This story originally appeared in The Words.
Jen Katz ’19
Before Amy Thielen was a professional chef, memoirist, and James Beard Award-winning food writer, she was a Macalester graduate with an unlikely plan: to live off the grid with her boyfriend in a barebones cabin in rural Minnesota.
In her new memoir, Give a Girl a Knife, Thielen retells her journey beginning with cooking “with the feeling of scantness at [her] back,” using only what she harvested from her garden. Eventually, she became a line cook in some of New York City’s most prestigious and fast-paced kitchens, like Chef David Bouley’s Danube and Chef Jean-Georges Vongerichten’s 66. Along the way, she found connections between the world of haute cuisine and the more familiar realm of Midwestern food; the Austrian spaetzle she prepared in Chef Bouley’s kitchen recalled the egg noodles her mother used to make.
The Words presents an interview with Thielen about her time at Macalester, her career, and some advice for students. This interview has been edited for brevity.
The Words: How did your experience as a Macalester English major inform your journey as a chef and author?
Amy Thielen: I think that my Mac education encouraged me to read and think beyond the canon, and pursue connections between disciplines—literature and cooking, in my case—that a more rigid school might not foster. Above all, my teachers valued critical thinking, originality, fluency, and a strong writing voice—all skills I use every single day.
My professors assigned an insane amount of reading, and I believe that the quality of your writing is directly related to how many words you’ve vacuumed up and consumed in your lifetime. High-minded or low-brow or trashy-pop, it really matters not. It’s the volume of words that counts the most. Although the diversity of voices in our reading lists almost certainly also gave me depth.
Going to a liberal arts college felt almost like an extravagance; I could indulge in my reading habit to the hilt. I didn’t have to split up my attention with math or science, subjects I hated. (Although I did take Math for Poets. My project was on billiards, and my partner and I did all of our research at the pool table in the Turf Club.) I do think that writers, and artists of any stripe, need to feel that it’s okay to admit that there’s pleasure in what they do. In the real world, where I’m writing for money, I need to continually tap into my hedonistic love for writing, because it’s hard work, and sometimes deadlines are not reason enough. Ultimately, it’s my love for it, the pleasure I take in words and sentences and sentiments, that makes me sit down and begin. And incoming emails that flash my bank balance are what make me finish.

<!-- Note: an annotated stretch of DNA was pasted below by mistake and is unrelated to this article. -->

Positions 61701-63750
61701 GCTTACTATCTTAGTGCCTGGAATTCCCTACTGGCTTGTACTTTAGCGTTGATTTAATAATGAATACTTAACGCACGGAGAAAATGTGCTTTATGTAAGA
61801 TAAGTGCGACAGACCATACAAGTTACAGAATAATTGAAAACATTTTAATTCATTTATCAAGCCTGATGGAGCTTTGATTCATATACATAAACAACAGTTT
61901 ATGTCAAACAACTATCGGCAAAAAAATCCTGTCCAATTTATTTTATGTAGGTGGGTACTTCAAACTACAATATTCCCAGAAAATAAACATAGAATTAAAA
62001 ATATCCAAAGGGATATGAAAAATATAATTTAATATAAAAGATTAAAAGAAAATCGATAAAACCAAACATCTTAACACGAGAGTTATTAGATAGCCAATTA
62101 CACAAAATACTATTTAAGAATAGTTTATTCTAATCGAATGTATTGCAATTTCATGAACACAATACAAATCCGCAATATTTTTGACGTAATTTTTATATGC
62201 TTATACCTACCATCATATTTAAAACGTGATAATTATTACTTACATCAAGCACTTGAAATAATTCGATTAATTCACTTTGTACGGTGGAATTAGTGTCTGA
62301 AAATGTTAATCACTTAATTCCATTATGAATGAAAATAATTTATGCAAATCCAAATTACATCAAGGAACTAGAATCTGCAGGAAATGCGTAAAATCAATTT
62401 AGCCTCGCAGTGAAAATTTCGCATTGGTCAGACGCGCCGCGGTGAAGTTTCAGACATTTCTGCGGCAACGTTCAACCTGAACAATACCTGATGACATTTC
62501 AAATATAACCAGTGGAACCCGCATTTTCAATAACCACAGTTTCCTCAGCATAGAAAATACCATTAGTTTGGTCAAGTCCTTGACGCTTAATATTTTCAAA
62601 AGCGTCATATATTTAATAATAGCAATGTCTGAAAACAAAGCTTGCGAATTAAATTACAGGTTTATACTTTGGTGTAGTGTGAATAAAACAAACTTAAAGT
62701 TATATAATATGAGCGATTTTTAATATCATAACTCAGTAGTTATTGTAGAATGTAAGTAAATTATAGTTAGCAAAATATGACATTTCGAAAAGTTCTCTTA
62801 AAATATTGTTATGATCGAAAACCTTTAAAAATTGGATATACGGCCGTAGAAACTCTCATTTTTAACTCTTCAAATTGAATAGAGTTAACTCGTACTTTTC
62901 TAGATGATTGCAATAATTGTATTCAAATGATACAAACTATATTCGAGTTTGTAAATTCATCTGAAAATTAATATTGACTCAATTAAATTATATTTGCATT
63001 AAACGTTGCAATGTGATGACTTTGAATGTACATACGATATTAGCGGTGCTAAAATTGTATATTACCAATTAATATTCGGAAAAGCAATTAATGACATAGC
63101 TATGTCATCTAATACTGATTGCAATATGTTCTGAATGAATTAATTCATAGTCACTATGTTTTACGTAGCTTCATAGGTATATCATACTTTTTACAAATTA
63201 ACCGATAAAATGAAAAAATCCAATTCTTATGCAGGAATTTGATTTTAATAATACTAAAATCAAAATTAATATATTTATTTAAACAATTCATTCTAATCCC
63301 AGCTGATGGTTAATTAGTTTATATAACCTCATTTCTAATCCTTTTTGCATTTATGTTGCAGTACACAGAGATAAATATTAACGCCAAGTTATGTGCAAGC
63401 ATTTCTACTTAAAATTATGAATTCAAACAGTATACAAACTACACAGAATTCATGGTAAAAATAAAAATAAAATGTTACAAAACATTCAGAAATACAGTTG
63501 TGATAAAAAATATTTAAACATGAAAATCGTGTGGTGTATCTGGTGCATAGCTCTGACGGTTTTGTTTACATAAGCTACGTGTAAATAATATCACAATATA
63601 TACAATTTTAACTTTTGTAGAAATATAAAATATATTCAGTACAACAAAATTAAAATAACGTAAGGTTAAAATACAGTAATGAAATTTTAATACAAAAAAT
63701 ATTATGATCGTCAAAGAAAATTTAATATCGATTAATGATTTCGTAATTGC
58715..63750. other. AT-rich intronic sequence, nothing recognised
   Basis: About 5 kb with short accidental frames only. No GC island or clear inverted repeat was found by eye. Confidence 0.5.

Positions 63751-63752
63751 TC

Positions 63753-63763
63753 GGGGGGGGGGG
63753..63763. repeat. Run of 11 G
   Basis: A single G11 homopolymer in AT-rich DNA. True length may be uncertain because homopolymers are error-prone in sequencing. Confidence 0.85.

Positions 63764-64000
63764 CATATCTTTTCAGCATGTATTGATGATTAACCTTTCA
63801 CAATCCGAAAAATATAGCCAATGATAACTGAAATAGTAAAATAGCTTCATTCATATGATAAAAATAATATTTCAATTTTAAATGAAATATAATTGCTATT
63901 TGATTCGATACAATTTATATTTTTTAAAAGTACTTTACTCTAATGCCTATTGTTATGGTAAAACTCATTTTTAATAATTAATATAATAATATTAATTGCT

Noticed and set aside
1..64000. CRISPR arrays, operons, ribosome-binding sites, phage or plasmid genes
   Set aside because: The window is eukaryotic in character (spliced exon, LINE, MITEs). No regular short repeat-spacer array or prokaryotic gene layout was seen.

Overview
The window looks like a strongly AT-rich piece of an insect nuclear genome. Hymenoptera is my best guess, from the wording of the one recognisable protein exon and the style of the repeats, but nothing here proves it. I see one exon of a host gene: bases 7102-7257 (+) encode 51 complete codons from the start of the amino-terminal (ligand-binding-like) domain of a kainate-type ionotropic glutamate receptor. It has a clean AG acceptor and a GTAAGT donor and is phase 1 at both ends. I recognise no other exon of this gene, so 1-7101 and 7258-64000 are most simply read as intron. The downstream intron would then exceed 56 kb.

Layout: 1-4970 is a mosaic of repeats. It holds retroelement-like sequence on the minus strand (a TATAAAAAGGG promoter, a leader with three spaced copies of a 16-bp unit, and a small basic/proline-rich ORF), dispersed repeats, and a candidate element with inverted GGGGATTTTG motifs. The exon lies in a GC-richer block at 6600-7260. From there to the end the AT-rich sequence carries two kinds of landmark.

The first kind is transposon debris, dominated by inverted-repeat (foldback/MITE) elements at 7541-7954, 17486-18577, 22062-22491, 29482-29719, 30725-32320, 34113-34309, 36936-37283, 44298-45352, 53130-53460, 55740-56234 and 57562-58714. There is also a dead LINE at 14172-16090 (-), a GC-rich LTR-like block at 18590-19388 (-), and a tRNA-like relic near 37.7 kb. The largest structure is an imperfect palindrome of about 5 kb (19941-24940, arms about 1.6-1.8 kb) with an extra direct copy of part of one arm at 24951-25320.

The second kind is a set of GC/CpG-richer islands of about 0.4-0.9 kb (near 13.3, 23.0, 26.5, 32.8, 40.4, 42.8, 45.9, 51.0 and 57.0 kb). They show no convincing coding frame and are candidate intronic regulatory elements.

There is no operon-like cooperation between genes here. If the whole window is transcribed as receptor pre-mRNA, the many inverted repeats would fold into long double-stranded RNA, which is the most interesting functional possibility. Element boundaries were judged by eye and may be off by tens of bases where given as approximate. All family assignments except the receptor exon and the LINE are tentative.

TW: What class, professor, or experience at Macalester was most formative for you during your time as a student?
AT: Robert Warde was my hero during my Macalester years. I begged and pleaded with him to let me to join his senior seminar on Lolita when I was just a junior, because I was obsessed with Vladimir Nabokov. The wordplay! The narrative structure! What English major wasn’t? He let me in, and then proceeded to upend all my assumptions about Lolita and ruin my simple worship for it in all of the best ways. He wasn’t a pusher with his knowledge; he made us work for our own conclusions. Halfway through the seminar the sickness of the pedophilia dawned on me like an icy blanket, and ever after, I’ve subjected all art to the Lolita principle: just because something’s beautiful and seductive doesn’t make it morally right. Nabokov was a trickster; he knew he was seducing the reader with his language, and that art possesses the power to subvert our better judgment.
In New York, when my artist-husband and I went to galleries, I remembered that. Paul McCarthy, he, and Nabokov were doing the same thing. It didn’t diminish the importance of the work, but it gave my analysis of it more depth. And years later, when I began writing stories about the foodways and habits of my rural neighbors for my cookbook, I remembered that as a writer I had a responsibility to render their stories with honesty and fairness, but also nuance. People are complicated. Even in nonfiction it’s important to allow your characters to be real and loose-jointed.
TW: What advice do you have for Macalester students beginning to cook for themselves, often with limited time and money?
I know this sounds snobbish, but you should really invest in big equipment: a large cutting board, a wide pan, a decent strainer, a big sharp knife. You can make do with what you’ve got and sometimes get lucky, but you can’t consistently cook well with crappy serrated knives and tiny cutting boards and little pans. Not that you do. I’m just saying, it’s not possible.
Beyond that, play. Now’s the time to explore and make mistakes. And pay attention to your hunger. If you can really zero in on what you’re hungry for at that moment—fat dates or crispy potatoes or raw cabbage or braised falling-apart beef—health and balance will naturally follow.
May 16 2018Back to top